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Hearing of the Commerce, Manufacturing, and Trade Subcommittee of the House Energy and Commerce Committee - "Internet Gaming: Regulating in an Online World"


Location: Washington, DC

Madam Chairman and Members of the Subcommittee, my name is John Campbell and I am privileged to represent the people of California's 48th District here in Congress and before this committee today. I would also like to thank you for the opportunity to testify today on an issue that has long deserved consideration by Congress.

In 2006, we were challenged as a society to figure out how we should proceed with the confluence of a budding internet gambling industry and advancing internet technology. Millions of Americans had already begun using the Internet as a medium for play and dozens of firms, both domestic and foreign, were operating within our borders. We thought that by punishing those who took play, through the Unlawful Internet Gambling Enforcement Act (UIGEA), we would put an end to bad practices and the victimization of Americans who were wagering online.

In the end, enforcement was difficult and inconsistent and number of Americans wagering online grew exponentially. As an example, Full Tilt Poker, who until just months ago was taking play from Americans, was indicted by a federal grand jury and charged with fraud and money laundering, among other things. In the wake of this and other incidents like it, what we need now is not an outright ban, but rather a safe, effective, and workable framework.

Let me be abundantly clear -- I am not a gambler. I do not play poker, slot machines, cards, lotteries, or any other similar games. But millions of Americans do gamble, either in casinos, with state lotteries, or in the privacy of their own homes among family and friends. They do so for a variety of reasons, recreation and camaraderie among them. It is because I believe in a society that allows these Americans free choice to gamble online, and one that holds in high regard choice and personal responsibility, that I am advocating for us to revisit this issue today.

I, along with my friend and colleague, Mr. Barney Frank, have introduced H.R. 1174, the Internet Gambling Regulation, Consumer Protection, and Enforcement Act, which would better protect consumers without restricting their freedom. Our legislation would create a framework where Internet gaming operators can apply for licenses from the Treasury Department and federally approved state commissions, while agreeing to be strongly regulated by agencies in the United States. Under our bill, any suitable person seeking to operate an Internet gambling facility may submit to a background investigation and apply for a license. It is my belief that having an open market fosters competition, promotes fairness, and is in best interest of players.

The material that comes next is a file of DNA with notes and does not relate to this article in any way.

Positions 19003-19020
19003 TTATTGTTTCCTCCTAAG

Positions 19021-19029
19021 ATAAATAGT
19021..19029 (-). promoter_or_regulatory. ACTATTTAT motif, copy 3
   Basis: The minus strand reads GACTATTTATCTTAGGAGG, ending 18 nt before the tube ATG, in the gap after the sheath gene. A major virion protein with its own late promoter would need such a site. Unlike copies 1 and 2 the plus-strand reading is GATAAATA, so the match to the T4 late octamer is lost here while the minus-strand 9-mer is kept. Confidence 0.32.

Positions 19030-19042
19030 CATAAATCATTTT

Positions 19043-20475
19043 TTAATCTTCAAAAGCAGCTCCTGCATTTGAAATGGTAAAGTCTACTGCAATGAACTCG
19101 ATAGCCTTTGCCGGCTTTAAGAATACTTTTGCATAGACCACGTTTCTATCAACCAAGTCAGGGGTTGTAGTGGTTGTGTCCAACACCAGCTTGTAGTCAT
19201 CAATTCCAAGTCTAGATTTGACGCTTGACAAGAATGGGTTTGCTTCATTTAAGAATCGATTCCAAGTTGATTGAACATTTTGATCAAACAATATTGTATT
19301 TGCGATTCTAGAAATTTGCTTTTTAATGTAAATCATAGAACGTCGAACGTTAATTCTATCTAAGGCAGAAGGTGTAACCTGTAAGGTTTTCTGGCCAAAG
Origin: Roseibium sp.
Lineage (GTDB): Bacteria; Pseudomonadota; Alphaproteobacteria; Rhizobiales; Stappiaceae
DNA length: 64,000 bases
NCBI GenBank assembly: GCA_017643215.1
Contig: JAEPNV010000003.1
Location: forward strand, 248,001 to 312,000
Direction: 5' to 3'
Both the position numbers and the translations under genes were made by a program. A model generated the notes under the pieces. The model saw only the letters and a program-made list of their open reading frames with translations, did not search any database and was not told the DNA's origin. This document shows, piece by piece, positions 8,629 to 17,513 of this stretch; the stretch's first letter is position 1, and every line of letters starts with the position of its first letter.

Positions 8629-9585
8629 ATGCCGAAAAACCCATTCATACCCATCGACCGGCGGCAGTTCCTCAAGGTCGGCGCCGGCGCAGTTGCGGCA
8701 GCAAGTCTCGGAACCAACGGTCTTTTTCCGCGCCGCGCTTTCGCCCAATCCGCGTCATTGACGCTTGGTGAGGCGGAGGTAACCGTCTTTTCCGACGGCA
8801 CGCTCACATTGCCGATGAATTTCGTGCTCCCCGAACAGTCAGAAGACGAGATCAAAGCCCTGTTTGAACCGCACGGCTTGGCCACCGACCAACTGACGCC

Opponents of internet gambling legalization will claim that the activity isn't safe and will open the floodgates to allow Internet gaming operators to prey on young people and problem gamblers. Ironically, what they are describing is the "Wild West" of Internet gambling that is taking place today. Americans are placing wagers with companies located offshore and with facilities and systems that are unaudited and untested. They cannot be assured that the games are fair, that their funds are not being embezzled, and that the people operating the facilities are of sound moral character. If anything, Internet gambling is less safe today because of the UIGEA ban, not in spite of it.

Bringing transparency, regulation, and order to this system is entirely possible. Advancements in technology have enabled other jurisdictions to verify that gamblers are of appropriate age, "geo-locate" users to ensure they are within the jurisdiction, audit the fairness of games, catch cheaters and scam artists, and ensure that user funds are segregated out from operating funds. This technology is live and there are firms capable of inspecting and auditing these institutions operating in the market today. In fact, the ability of the Department of Justice to crack down on internet gambling activities on "Black Friday" speaks to the availability, accuracy, and usefulness of these tools.

On the issue of problem gambling, I recognize that there are Americans who are not suited for any kind of gambling, including that which is conducted over the Internet. Unfortunately, there are Americans who are addicted to a whole host of products, including alcohol and tobacco.

However, we, as policymakers, have chosen to trust people to consume these products responsibly and at their own risk, while providing mechanisms to mitigate the social costs incurred. To that end, I am also a cosponsor of H.R. 2334, the Comprehensive Problem Gambling Act of 2011. The bill, authored by my colleague, Mr. Frank Wolf, would allow agencies of the government to research, prevent, and address problem gambling. Furthermore, it is my expectation that part of the government's revenue streams from any resulting taxation of internet gambling be used for these purposes.

Passing legislation like ours would foster the development and growth of a new American industry, which would bring along with it thousands of jobs and billions of dollars of economic activity, the revenues of which could be taxed to assist our ailing federal budget. I would urge my colleagues in Congress to thoughtfully consider proposals to legalize, regulate, and tax internet gambling, and I look forward to working with each of you as this process moves forward.

Thank you for your time and I look forward to answering any questions you may have.

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